However, given the functionality of tribes among Jews, Chinese, Japanese, British, and Indians (Kotkin, 1993), is it likely that positive behaviors associated with tribes can advance organizations in Africa. How do attitudes and behaviors of tribal members influence cohesion, climate, culture, strategy, and even structures of organizations? How do attitudes such as tribal identity, commitment, and satisfaction influence not only behaviors of employees and groups but also organizational effectiveness? To what extent is human resources effectiveness in organizations dependent on tribal antecedents (e.g., loyalty) and processes? How do philosophies (e.g., tribalism) and mindsets (e.g., ‘tribe first, all others second’) affect performance, promotion, and interactions of members in the organization? There is evidence that discrimination along tribal lines is prevalent in many African organizations, specifically state-owned organizations and those built by Africans. Kragh (2012) underscores the prevalence of discrimination along tribal lines in Kenya. A direct consequence of tribal identity is nepotism. Although “nepotism is widespread in developing countries where it influences and shapes organizational behaviors and business transactions” (Kragh, 2012, p. 248), it is poorly studied and therefore, poorly understood (Hayajenh, Maghrabi, & Al-Dabbagh, 1994; Vinton, 1998).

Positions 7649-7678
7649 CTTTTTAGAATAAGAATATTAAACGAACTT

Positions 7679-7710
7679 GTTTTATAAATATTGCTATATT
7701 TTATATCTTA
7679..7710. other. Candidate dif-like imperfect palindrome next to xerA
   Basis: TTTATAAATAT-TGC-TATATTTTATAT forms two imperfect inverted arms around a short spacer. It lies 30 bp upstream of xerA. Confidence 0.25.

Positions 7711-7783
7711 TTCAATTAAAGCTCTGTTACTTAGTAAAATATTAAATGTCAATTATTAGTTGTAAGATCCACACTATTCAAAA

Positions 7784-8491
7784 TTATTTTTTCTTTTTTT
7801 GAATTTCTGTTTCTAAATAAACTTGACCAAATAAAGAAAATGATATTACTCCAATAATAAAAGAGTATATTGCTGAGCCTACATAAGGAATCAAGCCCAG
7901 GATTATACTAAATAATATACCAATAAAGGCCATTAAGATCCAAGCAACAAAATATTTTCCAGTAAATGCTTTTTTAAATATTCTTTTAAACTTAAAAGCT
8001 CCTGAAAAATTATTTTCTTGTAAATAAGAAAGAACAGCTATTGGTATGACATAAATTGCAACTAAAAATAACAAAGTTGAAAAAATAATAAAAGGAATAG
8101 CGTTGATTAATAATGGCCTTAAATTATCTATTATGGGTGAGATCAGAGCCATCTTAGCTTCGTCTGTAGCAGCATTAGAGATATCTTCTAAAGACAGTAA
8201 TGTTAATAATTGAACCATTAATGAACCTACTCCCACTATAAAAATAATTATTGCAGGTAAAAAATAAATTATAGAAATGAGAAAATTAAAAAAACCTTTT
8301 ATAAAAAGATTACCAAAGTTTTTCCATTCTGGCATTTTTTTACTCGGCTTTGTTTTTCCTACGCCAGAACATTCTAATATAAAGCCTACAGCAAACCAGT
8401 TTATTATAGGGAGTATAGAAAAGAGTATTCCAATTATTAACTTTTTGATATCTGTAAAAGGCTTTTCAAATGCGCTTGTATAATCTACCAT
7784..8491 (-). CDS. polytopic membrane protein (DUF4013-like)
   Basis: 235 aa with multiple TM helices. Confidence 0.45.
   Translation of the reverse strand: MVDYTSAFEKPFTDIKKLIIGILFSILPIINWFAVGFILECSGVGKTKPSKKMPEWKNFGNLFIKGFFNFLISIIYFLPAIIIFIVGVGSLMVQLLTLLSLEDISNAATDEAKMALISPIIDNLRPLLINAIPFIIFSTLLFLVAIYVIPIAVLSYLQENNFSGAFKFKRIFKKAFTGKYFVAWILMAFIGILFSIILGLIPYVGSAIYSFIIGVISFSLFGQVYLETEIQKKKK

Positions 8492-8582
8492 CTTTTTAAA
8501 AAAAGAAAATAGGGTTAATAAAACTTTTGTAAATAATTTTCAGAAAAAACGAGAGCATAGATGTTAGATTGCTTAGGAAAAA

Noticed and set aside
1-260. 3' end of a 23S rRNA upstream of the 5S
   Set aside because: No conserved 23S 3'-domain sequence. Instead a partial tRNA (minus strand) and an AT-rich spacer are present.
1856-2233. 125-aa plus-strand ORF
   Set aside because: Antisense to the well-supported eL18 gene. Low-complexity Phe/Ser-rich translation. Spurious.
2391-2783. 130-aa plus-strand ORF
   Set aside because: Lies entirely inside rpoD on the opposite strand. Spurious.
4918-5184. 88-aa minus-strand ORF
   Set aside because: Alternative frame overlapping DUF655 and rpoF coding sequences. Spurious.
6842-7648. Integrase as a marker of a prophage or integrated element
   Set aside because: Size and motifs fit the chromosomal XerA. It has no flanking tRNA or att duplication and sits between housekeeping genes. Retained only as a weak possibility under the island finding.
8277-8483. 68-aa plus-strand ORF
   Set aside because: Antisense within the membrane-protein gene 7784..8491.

Hence, understanding the internal dynamics of how tribes function could provide insights into the inner workings of African organizations. For example, loyalty, identification, reciprocity, and devotion are the cornerstones of the tribe’s or clan’s survival. Clan members are bound by strong, non-contractual norms (Ouchi, 1980; Chan, 1997). These strong bounds could lead organizational members to espouse the organization’s goals and comply with managerial authority. These values are also important in building strong organizations.